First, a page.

One final housekeeping note: There’s still time to sign up for one of our Accredited Skill Evaluator (ASE) training sessions being held at the show. Just email snelsonwca@gmail.com or call me at 402-610-6043 to reserve your spot now and pay at our booth during the show. These ASE training sessions are being offered at a discounted rate through special arrangement with AWFS. The ASE training registration includes a one-year subscription in WCA – a $250 value – all for the low fee of $100. The purchase of a WCA Passport is required. If you don’t already have a Passport, you may purchase one for $55 at our booth.

Hope to see you next week @ AWFS Fair 2017!

Scott Nelson
President
Woodwork Career Alliance of North America

Get on Board! Woodwork Career Alliance Sponsorship Opportunities

Support the Woodwork Career Alliance of North America’s workforce development initiatives and reap multiple promotional benefits by becoming a WCA Sponsor. Affordable sponsorship opportunities begin at $250.

Download the WCA’s Sponsorship Brochure

 

Woodwork Career Alliance to Highlight Workforce Development in Vegas

Nellysford, VA – The Woodwork Career Alliance of North America (WCA), celebrating its 10th anniversary as the champion of woodworking skill standards, will present a well-rounded collection of workforce development tools and strategies at the AWFS Fair July 19-22 in Las Vegas.

Since it was chartered in 2007, the WCA has developed Skill Standards for more than 240 woodworking machines and operations and issued nearly 1,400 individual skill credential passports. The standards and passports are recognized by educational institutions and woodworking companies operating throughout the United States and Canada. The overarching goal of the WCA is to develop and grow the industry’s workforce by creating pathways for woodworkers to advance their careers and income as they learn new skills.

The WCA’s integral participation at the AWFS Fair will include previewing new training tools, offering seven Accredited Skill Evaluator Training sessions and leading three of the AWFS Fair’s College of Woodworking Knowledge seminars.

The WCA’s booth #9846 will anchor the AWFS Fair’s new “Higher Education Learning Pavilion” (HELP). Woodworking instructors can stop by the WCA’s booth to learn about the benefits of becoming an EDUcation® member. Woodworkers and suppliers can learn about the value of WCA INDustry membership. The WCA also will preview first generation training materials developed by Madison College instructor Patrick Molzahn, a WCA Chief Evaluator. In addition to more than 50 videos, Molzahn has assembled training outlines, teaching notes, exercises and activities to help build a woodworking candidate’s skill and knowledge. All of these training tools are correlated to his recently revised textbook, Modern Cabinetmaking, and represent a major new benefit for INDustry and EDUcation members.

Molzahn will be joined by fellow WCA chief evaluators Kent Gilchrist and Greg Larson, to present accredited skill evaluator training sessions slated for each day of the show. These train-the-trainer workshops teach woodworking program instructors how to evaluate passport holders’ skill standard achievements. Woodworking instructors interested in reserving a seat for one of the evaluator training sessions should contact WCA President Scott Nelson at snelson@gmail.com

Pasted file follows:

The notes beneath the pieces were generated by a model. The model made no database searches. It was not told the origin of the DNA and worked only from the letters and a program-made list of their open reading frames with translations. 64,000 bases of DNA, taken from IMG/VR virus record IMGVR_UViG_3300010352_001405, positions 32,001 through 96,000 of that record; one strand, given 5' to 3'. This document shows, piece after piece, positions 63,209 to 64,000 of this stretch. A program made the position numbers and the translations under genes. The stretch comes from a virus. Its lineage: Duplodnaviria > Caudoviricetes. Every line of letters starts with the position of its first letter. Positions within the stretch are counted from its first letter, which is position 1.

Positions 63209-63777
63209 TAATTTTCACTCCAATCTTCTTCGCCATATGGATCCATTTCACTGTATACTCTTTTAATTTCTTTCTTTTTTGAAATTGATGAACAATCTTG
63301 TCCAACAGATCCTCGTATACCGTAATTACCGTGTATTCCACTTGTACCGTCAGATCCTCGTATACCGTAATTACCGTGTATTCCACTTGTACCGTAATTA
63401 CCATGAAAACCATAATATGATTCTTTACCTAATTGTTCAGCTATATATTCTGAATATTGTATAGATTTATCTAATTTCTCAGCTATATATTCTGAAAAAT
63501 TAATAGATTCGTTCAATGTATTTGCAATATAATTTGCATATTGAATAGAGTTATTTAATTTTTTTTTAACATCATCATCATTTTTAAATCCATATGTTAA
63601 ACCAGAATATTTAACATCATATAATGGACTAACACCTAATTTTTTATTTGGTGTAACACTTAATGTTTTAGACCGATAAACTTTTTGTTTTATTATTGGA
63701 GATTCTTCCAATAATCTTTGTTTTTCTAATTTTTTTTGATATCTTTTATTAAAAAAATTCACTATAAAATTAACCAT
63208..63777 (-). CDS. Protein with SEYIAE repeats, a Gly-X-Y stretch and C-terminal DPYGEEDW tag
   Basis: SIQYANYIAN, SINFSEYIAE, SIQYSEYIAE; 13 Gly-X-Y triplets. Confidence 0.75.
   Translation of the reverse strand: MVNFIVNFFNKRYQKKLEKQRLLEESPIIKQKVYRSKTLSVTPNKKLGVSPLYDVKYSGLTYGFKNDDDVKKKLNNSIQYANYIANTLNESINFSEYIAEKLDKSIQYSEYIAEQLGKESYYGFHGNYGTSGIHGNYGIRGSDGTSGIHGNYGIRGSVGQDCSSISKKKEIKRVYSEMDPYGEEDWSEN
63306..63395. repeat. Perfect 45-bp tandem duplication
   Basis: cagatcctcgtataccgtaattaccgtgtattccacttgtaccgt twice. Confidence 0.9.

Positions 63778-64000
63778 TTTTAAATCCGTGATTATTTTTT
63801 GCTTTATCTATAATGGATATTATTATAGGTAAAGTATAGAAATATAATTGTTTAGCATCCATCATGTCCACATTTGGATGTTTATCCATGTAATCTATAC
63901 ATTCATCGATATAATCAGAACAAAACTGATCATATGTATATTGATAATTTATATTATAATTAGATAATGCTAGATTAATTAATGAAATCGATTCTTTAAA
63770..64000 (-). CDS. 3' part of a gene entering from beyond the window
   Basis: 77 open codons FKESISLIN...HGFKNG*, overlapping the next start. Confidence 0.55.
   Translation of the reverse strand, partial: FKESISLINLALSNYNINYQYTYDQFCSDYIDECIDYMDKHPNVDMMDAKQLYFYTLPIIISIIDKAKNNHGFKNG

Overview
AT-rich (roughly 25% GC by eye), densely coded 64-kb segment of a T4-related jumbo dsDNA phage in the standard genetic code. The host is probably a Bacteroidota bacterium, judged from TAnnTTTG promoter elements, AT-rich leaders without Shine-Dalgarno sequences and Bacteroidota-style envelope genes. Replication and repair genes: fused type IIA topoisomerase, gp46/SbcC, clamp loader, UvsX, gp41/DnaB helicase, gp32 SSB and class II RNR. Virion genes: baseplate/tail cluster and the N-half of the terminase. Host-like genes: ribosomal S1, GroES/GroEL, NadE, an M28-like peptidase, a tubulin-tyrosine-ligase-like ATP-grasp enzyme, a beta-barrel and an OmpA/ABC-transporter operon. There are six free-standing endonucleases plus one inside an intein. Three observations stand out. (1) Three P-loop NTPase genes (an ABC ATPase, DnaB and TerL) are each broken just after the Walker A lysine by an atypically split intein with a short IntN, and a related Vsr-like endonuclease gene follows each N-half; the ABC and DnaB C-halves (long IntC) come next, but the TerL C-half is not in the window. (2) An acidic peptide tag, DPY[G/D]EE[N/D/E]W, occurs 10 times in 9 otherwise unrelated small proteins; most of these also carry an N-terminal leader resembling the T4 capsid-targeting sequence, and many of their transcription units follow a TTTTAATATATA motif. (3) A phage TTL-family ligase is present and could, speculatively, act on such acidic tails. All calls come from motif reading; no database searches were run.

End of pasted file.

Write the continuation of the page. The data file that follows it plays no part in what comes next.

The WCA will be well represented in the AWFS Fair College of Woodworking Knowledge education program. Each of the three programs presented by WCA members will focus on workforce development. These timely WCA-led sessions include:

  • Workforce Crisis – Job One, 9:30 a.m. to 11:00 a.m. Wednesday, July 19 – Kent Gilchrist will explain how to find qualified woodworking candidates and how to educate, train and retain valued woodworking employees.
  • Create Your Own In-House Training Program with WCA Skill Standards & Passport Program, 1:30 p.m. to 3:00 p.m. Wednesday, July 19 – Scott Nelson, President of the WCA, will present how woodworking companies can use the WCA Skill Standards to develop a training program to evaluate and reward the skill levels of new and existing employees.
  •  Tools for Teaching and Evaluating the WCA Standards, 11:30 a.m. to 1:30 p.m. Friday, July 21 – Patrick Molzahn and Bert Christiansen will show how schools or woodworking shops can implement the WCA’s credentialing Passport system and access the WCA’s training tools to develop an effective training program.

Learn more about the Woodwork Career Alliance and its Skill Standards and Passport programs at www.WoodworkCareer.org.

About the Woodwork Career Alliance
The Woodwork Career Alliance of North America was founded in 2007 as a 501C(3) non-profit corporation and is governed by a volunteer board of directors. The WCA’s mission is to develop and administer a unified set of Skill Standards for the wood products industry. Since 2011, WCA has developed observable and measurable performance standards and assessments for more than 240 woodworking machine operations. In addition, WCA has issued more than 1,400 Passports, a portable, personal permanent record documenting each holder’s record of achievements as a woodworking professional. More than 165 high schools and post-secondary schools throughout North America are WCA EDUcation members. To learn more about the WCA and how to get involved with its programs, visit www.WoodworkCareer.org.